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Member of Guild House Australia
Redfern Artist Group
Design & Art Australia
Estelle is a famous multi-awarding winning Australian artist, who started painting at the age of 5 with her mother, who was also an artist. While attending Wollongong University, Estelle started painting abstract pieces, in the style of abstract expressionism, and so her During her varied career, she continued to paint and exhibit.
Estelle lived in Japan, for five years, and exhibited at the Tokyo Metropolitan Art Museum as part of the UNESCO International Friendship Exhibition in 1991. She also started the Tokyo Eki (train station) Exhibition, displaying and selling work in Shinjuku, Ikebukuro and Tokyo ..
Since then she was also involved in group shows in Los Angeles, San Jose, and La Jolla. Back in Australia, she continued to exhibit in solo exhibitions in Sydney, Melbourne, Brisbane and regional areas. Some of her work has also been exhibited in New York, San Francisco and London.
Usually, her work is larger canvases, and are often inspired by hypnagogic states (the state between being awake and asleep) and take non-conventional forms that are designed to challenge artistic symbolism and archetypes.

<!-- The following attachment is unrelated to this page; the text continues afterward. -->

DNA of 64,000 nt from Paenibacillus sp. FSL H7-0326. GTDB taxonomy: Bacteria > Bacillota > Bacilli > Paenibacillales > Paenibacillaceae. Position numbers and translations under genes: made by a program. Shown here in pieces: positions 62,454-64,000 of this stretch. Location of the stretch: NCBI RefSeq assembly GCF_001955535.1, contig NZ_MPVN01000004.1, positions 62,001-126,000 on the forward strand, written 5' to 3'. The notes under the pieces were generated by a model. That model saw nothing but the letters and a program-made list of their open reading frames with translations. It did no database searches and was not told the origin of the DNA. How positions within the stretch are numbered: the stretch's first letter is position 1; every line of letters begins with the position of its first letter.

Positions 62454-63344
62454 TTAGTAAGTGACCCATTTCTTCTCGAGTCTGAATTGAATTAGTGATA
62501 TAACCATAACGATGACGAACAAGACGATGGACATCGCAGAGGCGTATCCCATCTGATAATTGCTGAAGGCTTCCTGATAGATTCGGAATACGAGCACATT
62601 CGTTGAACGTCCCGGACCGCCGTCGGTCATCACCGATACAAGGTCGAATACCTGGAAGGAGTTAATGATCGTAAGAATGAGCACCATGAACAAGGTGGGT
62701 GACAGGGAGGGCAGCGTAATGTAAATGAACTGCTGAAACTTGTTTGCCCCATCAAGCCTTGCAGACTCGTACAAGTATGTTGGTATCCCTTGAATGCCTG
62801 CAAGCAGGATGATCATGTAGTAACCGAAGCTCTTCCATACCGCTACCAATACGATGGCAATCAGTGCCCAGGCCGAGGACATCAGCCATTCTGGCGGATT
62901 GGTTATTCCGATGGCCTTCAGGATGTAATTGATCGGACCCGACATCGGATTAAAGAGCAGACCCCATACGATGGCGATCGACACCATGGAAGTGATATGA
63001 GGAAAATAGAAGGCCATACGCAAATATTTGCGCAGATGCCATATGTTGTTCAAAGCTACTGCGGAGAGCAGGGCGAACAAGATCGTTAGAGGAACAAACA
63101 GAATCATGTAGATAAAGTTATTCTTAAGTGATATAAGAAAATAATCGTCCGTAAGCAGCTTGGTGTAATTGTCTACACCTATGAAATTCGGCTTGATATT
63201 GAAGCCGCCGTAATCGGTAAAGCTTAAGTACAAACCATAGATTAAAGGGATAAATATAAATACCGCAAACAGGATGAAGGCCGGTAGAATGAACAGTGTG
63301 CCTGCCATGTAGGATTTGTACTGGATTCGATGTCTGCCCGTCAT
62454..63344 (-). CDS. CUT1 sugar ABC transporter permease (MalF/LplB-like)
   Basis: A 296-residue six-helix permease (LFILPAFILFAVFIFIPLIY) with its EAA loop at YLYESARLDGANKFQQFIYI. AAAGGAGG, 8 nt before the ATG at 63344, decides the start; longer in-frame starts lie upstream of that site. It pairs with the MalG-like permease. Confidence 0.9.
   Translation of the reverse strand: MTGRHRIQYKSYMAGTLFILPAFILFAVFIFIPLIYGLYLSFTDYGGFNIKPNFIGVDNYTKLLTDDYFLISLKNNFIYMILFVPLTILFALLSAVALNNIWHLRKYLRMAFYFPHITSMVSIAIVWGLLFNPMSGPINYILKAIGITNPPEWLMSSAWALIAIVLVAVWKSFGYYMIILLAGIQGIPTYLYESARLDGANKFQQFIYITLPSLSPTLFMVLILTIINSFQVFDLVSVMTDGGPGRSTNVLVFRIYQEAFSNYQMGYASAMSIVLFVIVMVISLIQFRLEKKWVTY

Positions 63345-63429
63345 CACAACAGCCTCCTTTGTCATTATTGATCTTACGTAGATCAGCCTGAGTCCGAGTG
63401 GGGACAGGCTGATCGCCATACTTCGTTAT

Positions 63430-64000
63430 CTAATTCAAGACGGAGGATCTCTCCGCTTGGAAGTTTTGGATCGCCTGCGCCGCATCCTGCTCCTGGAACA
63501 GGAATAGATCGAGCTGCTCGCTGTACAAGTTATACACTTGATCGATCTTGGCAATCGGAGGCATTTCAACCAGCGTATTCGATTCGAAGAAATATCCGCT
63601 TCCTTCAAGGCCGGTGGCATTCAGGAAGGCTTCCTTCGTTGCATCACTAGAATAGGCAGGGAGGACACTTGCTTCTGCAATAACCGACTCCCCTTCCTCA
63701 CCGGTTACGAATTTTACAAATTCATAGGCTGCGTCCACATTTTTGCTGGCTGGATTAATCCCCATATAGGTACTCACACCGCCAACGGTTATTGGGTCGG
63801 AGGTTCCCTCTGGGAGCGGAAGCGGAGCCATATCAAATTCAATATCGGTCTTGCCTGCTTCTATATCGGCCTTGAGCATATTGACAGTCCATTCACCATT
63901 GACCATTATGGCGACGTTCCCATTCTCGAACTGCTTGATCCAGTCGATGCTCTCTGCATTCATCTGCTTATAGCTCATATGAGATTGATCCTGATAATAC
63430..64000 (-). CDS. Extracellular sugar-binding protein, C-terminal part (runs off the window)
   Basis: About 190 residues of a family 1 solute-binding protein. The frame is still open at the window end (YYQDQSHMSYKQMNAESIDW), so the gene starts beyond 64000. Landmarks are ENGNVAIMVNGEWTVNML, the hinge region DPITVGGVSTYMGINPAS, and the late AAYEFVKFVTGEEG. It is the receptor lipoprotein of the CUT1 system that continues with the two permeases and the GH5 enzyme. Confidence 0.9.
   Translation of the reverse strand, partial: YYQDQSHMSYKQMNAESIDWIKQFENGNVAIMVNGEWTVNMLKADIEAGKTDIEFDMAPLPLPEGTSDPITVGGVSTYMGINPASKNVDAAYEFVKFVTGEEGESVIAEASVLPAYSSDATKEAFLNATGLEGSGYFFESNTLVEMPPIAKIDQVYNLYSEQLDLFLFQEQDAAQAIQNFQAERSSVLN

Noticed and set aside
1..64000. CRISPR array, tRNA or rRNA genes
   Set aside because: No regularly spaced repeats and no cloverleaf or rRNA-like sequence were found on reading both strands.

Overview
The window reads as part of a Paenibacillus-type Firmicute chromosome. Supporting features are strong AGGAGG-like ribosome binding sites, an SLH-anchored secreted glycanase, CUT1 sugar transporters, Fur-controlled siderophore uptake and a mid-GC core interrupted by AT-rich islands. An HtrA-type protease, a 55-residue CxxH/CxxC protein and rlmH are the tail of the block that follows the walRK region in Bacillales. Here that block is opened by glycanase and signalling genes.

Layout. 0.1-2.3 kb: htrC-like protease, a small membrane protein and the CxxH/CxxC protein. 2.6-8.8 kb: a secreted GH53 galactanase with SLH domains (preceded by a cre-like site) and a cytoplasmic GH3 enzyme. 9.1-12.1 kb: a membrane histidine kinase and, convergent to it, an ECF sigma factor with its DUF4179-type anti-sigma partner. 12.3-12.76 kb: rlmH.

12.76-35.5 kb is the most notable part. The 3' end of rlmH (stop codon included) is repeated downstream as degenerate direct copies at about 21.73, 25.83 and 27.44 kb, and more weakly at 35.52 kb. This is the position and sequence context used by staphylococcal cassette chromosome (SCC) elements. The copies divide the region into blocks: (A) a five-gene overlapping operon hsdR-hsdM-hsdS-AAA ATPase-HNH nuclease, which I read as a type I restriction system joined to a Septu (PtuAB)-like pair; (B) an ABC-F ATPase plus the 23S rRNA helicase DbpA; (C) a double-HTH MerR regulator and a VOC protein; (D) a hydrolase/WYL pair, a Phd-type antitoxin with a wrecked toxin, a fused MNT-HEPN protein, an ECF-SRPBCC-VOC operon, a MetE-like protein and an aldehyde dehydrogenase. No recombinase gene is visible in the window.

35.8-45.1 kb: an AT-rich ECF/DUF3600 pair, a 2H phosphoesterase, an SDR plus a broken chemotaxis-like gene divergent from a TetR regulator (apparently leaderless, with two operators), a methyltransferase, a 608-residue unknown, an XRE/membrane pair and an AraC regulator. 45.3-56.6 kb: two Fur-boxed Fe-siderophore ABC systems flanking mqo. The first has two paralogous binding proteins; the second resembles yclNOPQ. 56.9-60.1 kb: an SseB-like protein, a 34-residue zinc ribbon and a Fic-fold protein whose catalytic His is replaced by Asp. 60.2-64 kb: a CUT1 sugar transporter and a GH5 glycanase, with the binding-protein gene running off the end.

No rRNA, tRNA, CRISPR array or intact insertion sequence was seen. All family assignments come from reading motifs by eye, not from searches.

In 2010 she published her first art book, entitled: "Transience". The second book "Abstraction," is in production and planned for release in late 2022.
This work was inspired by the feeling of being completely relaxed as if floating on layers.
This work is on 300 GSM 100% cotton archival paper. The work is sold UNFRAMED. The frame in the photo is an example of how it will look framed. The work is sold unframed.
This work was created in June 2017.
A Certificate of Authenticity with hologram –verification is attached to the image.
To me, art is the most wonderful thing in the world, that we can express our emotions to others in ways that are beyond words. It is in a sense a higher form of communication.
Estelle loves to paint emotional pieces, that beckon the inner part of ourselves. She believes longing and desires that we hold are just under the surface can be released easily using abstraction. It is not what is seen in art but in ourselves, that is art's greatest gift.